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Posted by on Jul 28, 2014 in Highlight | 0 comments

Weekly Health Insurance Industry Highlights


Catch up on healthcare news and gain insights from our own industry gurus.

Federal Appeals  Courts come to opposing rulings on health insurance tax subsidies

Federal appeals court panel rules that subsidies may not be provided in states that did not set up a Health Insurance Exchange

A federal appeals court panel in the District ruled that the tax subsidies may not be provided in at least half of the states.
The three-judge panel of the D.C. Circuit Court of Appeals sided with plaintiffs who argued that the language of the law barred the government from giving subsidies to people in states that chose not to set up their own insurance marketplaces. Twenty-seven states decided against setting up marketplaces, and another nine states partially opted out.
The government could request an “en banc” hearing, putting the case before the entire appeals court, and the question ultimately may end up at the Supreme Court. But if subsidies for half the states are barred, it represents a potentially crippling blow to the health-care law, which relies on the subsidies to make insurance affordable for millions of low- and middle-income Americans. 

Less than two hours later, a panel of the U.S. Court of Appeals for the 4th Circuit, based in Richmond, handed down a contradictory ruling on the issue in a separate case, raising the possibility of yet another high-stakes battle over the law playing out before the Supreme Court. THE WASHINGTON POST | FEDERAL APPEALS COURTS ISSUE CONTRADICTORY RULINGS ON HEALTH-LAW SUBSIDIES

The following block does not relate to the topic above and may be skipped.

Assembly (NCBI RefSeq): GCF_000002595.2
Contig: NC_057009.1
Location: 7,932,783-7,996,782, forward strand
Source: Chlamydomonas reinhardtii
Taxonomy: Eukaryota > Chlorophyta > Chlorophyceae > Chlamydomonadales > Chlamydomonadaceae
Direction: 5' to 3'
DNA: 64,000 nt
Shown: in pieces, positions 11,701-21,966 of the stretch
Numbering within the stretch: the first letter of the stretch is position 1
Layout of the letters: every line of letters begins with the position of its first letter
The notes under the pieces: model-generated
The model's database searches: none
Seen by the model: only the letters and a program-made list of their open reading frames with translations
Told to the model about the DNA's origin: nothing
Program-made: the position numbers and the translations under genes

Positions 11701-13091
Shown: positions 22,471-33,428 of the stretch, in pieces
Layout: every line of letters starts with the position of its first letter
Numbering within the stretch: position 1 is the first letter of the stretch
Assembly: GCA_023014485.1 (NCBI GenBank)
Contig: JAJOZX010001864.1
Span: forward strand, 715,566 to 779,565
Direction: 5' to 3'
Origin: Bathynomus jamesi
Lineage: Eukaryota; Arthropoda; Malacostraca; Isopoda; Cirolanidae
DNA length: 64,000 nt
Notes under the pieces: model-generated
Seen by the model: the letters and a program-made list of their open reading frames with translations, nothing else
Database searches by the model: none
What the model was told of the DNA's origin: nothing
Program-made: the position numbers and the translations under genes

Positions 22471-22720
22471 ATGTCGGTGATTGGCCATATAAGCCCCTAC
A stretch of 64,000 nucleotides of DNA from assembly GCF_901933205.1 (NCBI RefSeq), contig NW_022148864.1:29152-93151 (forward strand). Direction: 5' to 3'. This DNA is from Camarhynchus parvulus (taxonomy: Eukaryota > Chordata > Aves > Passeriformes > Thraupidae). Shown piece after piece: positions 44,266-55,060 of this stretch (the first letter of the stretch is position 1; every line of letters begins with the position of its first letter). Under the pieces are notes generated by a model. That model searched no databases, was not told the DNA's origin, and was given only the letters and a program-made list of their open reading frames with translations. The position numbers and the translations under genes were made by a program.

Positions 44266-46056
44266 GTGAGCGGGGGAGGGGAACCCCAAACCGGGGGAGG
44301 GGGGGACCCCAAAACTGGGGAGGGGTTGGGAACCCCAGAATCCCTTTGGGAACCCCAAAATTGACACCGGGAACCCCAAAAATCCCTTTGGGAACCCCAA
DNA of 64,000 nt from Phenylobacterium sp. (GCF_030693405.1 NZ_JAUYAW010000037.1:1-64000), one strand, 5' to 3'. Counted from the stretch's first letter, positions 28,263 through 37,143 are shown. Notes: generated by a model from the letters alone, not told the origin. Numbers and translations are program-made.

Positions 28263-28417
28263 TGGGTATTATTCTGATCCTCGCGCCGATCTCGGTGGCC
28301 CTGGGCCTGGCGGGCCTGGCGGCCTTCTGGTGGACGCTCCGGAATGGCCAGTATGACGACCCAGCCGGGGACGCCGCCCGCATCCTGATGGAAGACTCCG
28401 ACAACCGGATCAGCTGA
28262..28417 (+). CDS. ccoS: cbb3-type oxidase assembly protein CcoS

What is a quality provider?

Vitals finds that doctor reviews show customer service outweighs medical expertise

The Vitals Index analyzed 1,000 recent reviews of doctors by their patients and found that first impressions matter greatly to patients. The words “office” and “staff” were two of the most common words used. Patients also mentioned “waits” at the office.
Interpersonal skills and bedside manner experiences with the doctor were also frequently discussed in reviews. The words “called,” “explained” and “listened” each appeared over 100 times. In contrast, the word diagnosed only appeared 40 times.
“These softer metrics reinforce the importance of a patient feeling heard and valued,” said Mitch Rothschild, CEO of Vitals. “They’re more than just a feel-good measure, too. Studies show that the better the patient experience, the better the clinical outcome.”

Research shows that consumers value the doctor-patient relationship, while experts focus on outcomes